To achieve uniform, controlled cooling rates, use a programmable controlled-rate freezer (CRF) such as the Thermo Scientific™ CryoMed™ CRF. Unlike the CryoMed, manual/simpler units allow only the selection of a single cooling rate for the entire temperature range. The CryoMed, however, allows a selection of variable freezing rates for different portions of the cooling curve.
The CryoMed controlled-rate freezer provides a simple-to-use system designed to achieve a rate of cooling of 1°C per minute. Typical cooling rates for homemade freezing systems lead to uncontrolled cooling that averages 1°C per minute but the cells actually experience more rapid rates of cooling during some parts of the cooling curve.1 Homemade freezing systems are also non-repeatable and their performance cannot be validated.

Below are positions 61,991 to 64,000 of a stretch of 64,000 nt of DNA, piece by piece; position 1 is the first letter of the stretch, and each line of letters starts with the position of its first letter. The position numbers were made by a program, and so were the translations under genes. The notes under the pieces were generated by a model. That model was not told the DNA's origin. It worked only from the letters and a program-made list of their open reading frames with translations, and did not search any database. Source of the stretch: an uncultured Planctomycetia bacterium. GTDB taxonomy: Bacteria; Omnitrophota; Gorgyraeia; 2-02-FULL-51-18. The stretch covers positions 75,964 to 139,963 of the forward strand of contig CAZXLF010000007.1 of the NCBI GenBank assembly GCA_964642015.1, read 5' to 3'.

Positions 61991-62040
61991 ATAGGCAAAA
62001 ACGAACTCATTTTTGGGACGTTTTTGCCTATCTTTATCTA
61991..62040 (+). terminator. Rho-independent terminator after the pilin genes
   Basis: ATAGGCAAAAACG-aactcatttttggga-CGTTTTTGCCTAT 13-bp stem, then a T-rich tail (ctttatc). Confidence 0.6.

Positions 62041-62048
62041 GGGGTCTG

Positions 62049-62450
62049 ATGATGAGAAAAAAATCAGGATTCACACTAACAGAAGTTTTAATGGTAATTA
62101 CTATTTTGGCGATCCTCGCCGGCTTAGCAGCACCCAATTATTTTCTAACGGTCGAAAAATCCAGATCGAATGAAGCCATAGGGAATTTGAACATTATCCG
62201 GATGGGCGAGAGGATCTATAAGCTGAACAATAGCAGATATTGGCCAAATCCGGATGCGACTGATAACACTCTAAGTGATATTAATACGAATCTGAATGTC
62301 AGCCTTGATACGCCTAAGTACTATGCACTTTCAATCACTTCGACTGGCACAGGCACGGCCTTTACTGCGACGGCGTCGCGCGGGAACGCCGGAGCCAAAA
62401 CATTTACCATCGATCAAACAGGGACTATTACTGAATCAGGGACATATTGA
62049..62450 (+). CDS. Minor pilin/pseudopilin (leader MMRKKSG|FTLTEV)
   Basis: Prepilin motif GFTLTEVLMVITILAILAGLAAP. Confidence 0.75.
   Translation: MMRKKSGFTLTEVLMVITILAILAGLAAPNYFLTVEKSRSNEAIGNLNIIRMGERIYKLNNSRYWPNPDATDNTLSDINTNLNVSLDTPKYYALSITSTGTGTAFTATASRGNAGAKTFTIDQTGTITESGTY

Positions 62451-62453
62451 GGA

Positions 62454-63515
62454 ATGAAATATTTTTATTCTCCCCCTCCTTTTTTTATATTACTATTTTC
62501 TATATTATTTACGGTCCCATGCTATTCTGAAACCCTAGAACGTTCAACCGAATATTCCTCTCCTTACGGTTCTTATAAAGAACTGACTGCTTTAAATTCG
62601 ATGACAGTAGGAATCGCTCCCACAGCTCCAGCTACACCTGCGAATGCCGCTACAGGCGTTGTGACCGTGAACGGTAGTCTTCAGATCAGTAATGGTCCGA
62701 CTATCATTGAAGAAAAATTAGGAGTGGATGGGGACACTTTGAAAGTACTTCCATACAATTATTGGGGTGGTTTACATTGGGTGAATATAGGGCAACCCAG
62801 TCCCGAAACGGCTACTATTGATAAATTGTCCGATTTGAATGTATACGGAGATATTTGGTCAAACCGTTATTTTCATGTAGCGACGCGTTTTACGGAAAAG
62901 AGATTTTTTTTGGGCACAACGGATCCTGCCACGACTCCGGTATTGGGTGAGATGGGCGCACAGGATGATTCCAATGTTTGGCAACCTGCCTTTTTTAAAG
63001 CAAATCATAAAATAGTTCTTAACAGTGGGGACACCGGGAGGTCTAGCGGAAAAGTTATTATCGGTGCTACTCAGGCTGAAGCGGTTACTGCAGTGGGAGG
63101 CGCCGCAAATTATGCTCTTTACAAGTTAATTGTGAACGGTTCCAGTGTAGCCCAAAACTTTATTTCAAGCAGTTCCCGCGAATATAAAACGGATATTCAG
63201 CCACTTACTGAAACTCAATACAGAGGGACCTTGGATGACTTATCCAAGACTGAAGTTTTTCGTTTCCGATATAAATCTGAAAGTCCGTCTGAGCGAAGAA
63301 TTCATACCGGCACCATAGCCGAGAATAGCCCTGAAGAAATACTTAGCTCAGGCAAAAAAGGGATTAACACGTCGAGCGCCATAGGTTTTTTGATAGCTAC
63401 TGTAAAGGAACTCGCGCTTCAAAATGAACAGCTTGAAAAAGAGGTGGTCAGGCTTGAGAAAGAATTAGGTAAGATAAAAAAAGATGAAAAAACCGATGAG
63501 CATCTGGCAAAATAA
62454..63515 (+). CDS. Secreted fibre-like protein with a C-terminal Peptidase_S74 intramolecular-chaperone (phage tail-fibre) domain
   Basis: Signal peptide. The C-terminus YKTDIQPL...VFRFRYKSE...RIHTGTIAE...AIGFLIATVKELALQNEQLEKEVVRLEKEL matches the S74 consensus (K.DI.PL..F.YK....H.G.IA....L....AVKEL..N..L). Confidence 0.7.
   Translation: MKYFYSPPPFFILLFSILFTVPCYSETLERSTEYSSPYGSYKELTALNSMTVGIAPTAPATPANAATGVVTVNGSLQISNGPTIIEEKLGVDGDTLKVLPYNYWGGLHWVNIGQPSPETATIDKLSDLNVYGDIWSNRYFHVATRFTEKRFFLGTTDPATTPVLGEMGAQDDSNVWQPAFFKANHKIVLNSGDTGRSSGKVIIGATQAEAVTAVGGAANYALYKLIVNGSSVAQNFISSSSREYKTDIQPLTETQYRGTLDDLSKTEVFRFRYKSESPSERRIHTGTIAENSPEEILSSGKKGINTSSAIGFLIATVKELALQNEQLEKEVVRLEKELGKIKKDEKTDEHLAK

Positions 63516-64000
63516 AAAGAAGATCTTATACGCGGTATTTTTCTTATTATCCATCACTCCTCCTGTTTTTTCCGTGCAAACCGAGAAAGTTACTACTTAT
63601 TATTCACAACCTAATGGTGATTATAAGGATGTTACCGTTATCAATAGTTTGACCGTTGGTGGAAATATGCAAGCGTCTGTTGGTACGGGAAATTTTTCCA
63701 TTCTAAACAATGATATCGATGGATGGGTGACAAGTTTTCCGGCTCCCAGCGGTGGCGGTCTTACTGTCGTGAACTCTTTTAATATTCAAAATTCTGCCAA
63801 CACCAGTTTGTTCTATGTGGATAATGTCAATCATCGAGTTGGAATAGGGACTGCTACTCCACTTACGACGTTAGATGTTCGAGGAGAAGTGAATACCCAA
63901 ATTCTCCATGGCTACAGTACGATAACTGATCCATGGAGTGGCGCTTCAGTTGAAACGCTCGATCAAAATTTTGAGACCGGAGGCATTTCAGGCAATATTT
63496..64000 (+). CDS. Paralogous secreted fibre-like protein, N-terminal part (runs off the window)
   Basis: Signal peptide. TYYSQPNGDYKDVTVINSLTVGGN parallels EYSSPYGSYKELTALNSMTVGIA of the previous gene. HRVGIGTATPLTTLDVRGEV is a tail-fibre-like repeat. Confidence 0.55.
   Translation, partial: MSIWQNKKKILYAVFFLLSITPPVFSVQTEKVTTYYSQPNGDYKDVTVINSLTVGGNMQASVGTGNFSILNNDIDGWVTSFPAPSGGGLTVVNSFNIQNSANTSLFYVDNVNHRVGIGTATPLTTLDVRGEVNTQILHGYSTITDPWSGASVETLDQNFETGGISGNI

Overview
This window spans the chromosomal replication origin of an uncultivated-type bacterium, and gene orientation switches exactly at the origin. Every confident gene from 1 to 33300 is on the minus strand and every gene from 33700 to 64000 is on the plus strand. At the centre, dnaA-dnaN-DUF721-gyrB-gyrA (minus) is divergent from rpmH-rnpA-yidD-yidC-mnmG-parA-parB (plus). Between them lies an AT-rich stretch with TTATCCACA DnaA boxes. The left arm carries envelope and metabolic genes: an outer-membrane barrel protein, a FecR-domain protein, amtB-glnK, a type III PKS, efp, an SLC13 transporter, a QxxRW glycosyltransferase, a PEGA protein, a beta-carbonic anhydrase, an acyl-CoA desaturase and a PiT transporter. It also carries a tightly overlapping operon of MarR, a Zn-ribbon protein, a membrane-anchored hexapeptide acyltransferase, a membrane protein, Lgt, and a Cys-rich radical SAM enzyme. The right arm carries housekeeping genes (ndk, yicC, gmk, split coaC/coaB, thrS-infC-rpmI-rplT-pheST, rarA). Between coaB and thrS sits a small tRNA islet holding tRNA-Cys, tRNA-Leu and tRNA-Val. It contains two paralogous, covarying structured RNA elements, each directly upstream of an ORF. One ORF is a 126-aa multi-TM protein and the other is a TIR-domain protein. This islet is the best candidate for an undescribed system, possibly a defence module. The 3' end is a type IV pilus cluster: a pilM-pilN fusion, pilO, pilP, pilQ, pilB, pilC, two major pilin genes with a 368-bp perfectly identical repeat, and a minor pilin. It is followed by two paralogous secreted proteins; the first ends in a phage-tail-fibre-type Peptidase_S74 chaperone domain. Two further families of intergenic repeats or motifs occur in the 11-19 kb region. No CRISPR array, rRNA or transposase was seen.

The temperature at which frozen preparations are stored affects the length of time after which the material can be recovered. The lower the storage temperature, the longer the viable storage period. Ultimate stability of frozen cells cannot be assured unless the material is maintained below -130˚C.2 Some bacteria and spore-forming fungi may tolerate storage temperatures of -60˚C to -80˚C for long periods of time. However, more fastidious cells, such as mammalian tissue cultures, hybridomas and stem cells must be maintained below -130˚C to assure long-term stability. It has been demonstrated that some cells survive for less than one year when stored at -80˚C.2 For ultimate security and maximum stability, living cells and embryos should be stored in liquid nitrogen freezers. However, there are risks associated with immersing vials directly into liquid nitrogen, so liquid nitrogen units that provide all-vapor storage are ideal as long as the working temperature at the opening of the unit remains below -130˚C.